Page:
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Nepal earthquake: Reaching remote communities affected by the monsoon

Emergency Rehabilitation
Nepal

Four months after Nepal was struck by an earthquake, over 2.8 million people are still in need of help. Handicap International continues to support vulnerable people in remote communities that have become increasingly inaccessible due to the monsoon.

Chusang Tamang, 10, was injured in the earthquake by debris falling as he played outside his house. It is expected that Chusang will be able to walk in two months.Nepal.

Chusang Tamang, 10, was injured in the earthquake by debris falling as he played outside his house. It is expected that Chusang will be able to walk in two months.Nepal. | © Lucas Veuve / Handicap International

More than 8,800 people were killed and over 22,300 injured in the earthquake that hit Nepal on 25th April 2015. Overall, more than 2.8 million people have been affected. Heavy monsoon rains have heightened the risk of landslides and are currently making it more difficult for communities to access humanitarian services.

Four months on, needs remain high. “There are still earth tremors, some in the last few days,” explains Jeremy Mouton, Handicap International’s reporting officer in Nepal. “There are regular aftershocks. Since the earthquake, people get scared very easily. It’s vital to provide them with help, including psychosocial support.”

Rehabilitation sessions

Since 25th April, Handicap International’s physiotherapy teams have provided post-traumatic care, organised more than 8,000 rehabilitation sessions and distributed more than 1,300 mobility aids (wheelchairs, crutches, walking frames and splints) to more than 1,900 people affected by the disaster. We have intervened in 20 medical facilities, and worked with communities in seven districts.

“Fewer people are now arriving in hospitals with problems connected to the earthquake, so our teams have scaled down their emergency response. In contrast, Handicap International has stepped up its efforts to help communities in seven districts and has set up “travelling points” where local people can take part in rehabilitation sessions, access mobility aids and benefit from psychosocial support, without having to travel dozens of kilometres. We broadcast radio messages every week to tell people where the travelling points are going to be. During the monsoon season, a lot of roadways are blocked. Our priority is to ensure everyone affected by the earthquake can benefit from our services,” adds Jeremy.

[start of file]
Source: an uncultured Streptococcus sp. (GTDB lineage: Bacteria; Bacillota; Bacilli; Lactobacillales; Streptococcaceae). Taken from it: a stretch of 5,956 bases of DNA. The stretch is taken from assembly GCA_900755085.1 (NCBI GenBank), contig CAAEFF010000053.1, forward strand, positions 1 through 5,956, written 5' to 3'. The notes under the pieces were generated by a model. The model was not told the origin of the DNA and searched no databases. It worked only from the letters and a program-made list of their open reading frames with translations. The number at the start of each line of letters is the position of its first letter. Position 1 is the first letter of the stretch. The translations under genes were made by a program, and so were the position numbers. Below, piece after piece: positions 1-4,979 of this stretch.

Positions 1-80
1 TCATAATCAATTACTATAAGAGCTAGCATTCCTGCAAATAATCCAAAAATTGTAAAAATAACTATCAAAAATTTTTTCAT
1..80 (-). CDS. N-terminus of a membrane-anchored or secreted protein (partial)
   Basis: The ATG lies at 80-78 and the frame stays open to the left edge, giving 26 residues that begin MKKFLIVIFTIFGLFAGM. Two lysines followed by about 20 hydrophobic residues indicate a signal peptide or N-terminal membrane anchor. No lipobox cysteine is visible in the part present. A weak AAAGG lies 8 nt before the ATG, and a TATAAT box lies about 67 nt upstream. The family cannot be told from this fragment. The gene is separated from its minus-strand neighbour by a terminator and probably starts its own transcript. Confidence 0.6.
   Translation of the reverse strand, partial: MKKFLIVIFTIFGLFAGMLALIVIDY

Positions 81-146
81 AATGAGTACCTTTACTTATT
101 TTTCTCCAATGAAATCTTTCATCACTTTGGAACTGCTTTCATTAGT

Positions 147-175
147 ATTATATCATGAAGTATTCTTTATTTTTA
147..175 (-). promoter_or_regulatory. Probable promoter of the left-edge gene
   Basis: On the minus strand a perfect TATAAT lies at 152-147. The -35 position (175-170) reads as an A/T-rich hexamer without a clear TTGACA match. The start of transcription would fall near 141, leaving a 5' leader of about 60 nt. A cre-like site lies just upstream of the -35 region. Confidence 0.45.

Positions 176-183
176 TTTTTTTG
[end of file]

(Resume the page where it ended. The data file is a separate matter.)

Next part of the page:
Logistics platform

Handicap International has also been helping to transport humanitarian aid to various distribution points in villages and communities. Since 12th May, we have been tasked with managing one of two humanitarian aid storage centres in Kathmandu, and storage areas in the districts of Dhading, Nuwakot and Rasuwa.

Making services accessible to all

We have also set up a hotline so that everyone can benefit from our services. Handicap International’s Inclusion Technical Unit works with all humanitarian organisations to help ensure that they include the most vulnerable people affected by the earthquake. We also help coordinate community forums and working groups, to ensure the needs of all vulnerable people are taken into account.

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